Financial relief available for flood victims
BY MONIFA THOMAS Staff Reporter email@example.com April 29, 2013 11:46AM
Gov. Pat Quinn talked with local residents, Chesky Katz (center) and Shlomo Deutsch (left) at a press conference where he launched preliminary flood damage assessments, which are a key step towards receiving federal recovery aid. Photographed at Eugene Park in Chicago on Monday, April 29, 2013. | Al Podgorski~Chicago Sun-Times
Updated: June 1, 2013 6:19AM
In the wake of what Gov. Pat Quinn called the most pervasive flood in Illinois since 1818, county, state and federal officials began the process Monday of trying to reach out to victims of the April floods in need of financial aid.
Teams from the Federal Emergency Management Agency, the Illinois Emergency Management Association and the U.S. Small Business Administration were dispatched to assess flood-damaged homes in Cook, Lake and DuPage counties on Monday, after Quinn sent a letter to FEMA on April 22 requesting assistance.
Data collected during the assessment will be included in a follow-up request by Quinn for federal assistance that, if approved, could provide small-interest loans and federal grants.
Quinn also declared a total of 48 counties state disaster area because of the flooding that began on April 18, including Cook, DuPage, Lake, Kane, McHenry and Will.
The state disaster declaration makes available a range of resources that are supposed to help communities recover from flooding, such as allowing more than 3,600 inmates to either assist with filling sandbags. Quinn, who spoke in front of the once-flooded North Branch of the Chicago River in Chicago’s Albany Park neighborhood, said, “We’ve never had, in our whole state of Illinois in its history since 1818, such a pervasive flood in so many different parts of Illinois.”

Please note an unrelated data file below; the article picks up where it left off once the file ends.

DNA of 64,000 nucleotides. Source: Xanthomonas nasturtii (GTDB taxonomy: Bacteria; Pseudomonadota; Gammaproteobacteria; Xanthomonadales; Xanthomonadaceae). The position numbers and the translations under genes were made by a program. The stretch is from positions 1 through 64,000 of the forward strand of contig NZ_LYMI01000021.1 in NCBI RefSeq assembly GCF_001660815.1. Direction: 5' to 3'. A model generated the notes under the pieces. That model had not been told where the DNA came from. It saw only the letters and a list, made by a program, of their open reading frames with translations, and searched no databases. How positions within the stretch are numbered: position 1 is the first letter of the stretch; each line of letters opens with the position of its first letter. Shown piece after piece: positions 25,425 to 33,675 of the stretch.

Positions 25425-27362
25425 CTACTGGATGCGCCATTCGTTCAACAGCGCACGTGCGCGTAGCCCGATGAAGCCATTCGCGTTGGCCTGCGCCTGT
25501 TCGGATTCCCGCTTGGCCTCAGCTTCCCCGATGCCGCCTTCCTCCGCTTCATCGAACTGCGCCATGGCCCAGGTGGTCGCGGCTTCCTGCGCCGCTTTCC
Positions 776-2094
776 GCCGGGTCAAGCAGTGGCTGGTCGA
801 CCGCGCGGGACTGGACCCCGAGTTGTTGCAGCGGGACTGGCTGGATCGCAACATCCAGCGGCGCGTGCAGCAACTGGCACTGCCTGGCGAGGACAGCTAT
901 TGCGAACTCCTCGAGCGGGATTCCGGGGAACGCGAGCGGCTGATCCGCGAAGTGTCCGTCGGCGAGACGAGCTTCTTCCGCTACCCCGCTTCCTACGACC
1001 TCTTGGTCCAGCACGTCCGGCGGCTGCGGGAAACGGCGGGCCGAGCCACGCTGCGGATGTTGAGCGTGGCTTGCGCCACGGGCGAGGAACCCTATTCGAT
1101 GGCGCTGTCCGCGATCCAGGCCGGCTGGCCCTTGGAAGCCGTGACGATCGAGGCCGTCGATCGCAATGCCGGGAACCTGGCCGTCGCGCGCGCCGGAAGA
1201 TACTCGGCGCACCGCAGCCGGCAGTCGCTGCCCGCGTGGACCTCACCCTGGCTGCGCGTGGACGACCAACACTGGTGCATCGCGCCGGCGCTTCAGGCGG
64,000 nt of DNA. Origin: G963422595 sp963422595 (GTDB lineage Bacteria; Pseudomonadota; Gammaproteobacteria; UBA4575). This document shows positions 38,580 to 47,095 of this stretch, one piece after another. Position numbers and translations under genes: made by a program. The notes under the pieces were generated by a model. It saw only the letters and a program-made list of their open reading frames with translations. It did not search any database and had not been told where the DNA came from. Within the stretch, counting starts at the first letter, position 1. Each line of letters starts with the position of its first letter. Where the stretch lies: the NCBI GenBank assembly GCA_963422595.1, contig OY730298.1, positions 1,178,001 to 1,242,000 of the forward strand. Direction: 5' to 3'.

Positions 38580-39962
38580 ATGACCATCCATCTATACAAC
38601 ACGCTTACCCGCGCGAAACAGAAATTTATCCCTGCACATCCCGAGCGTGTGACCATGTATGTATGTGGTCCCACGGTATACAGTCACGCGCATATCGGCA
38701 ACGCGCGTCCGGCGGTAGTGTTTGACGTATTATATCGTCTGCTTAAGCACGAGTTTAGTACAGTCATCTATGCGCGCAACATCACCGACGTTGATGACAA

“Our duty now is to really assess the damage,” he said.
The last time Illinois qualified for federal assistance for flooding was in 2010. FEMA gave residents and business owners about $320 million by the end of November that year.
Nelson Reyes, 68, of Albany Park, said any funds he gets from FEMA will help toward expenses like the damaged TV in his basement from 6-plus feet of flooding water. But Reyes, who says he’s been through a flooding three times in his 5000 block of North Monticello Avenue, said, “This could have been prevented.”
Reyes said the state didn’t place sandbags in time to keep the Chicago River from flooding.
The maximum amount an individual could receive for uninsured losses is $31,900, in the form of a federal grant that doesn’t need to be repaid.
Meanwhile, in Cook County, taxpayers who sustained flood-related losses are urged to contact the county assessor’s office and apply for assessment reductions.
Cook County Assessor Joseph Berrios said outreach teams will be sent to the affected areas to record and document damage, to see if property assessments — a factor used in calculating an owner’s tax bill — can be lowered on damaged homes.
Outreach teams will be sent to the townships of Leyden, Lyons, Maine, Niles, Norwood Park, Proviso, Riverside, Stickney and parts of Jefferson.
For more information, visit the www.cookcountyassessor.com.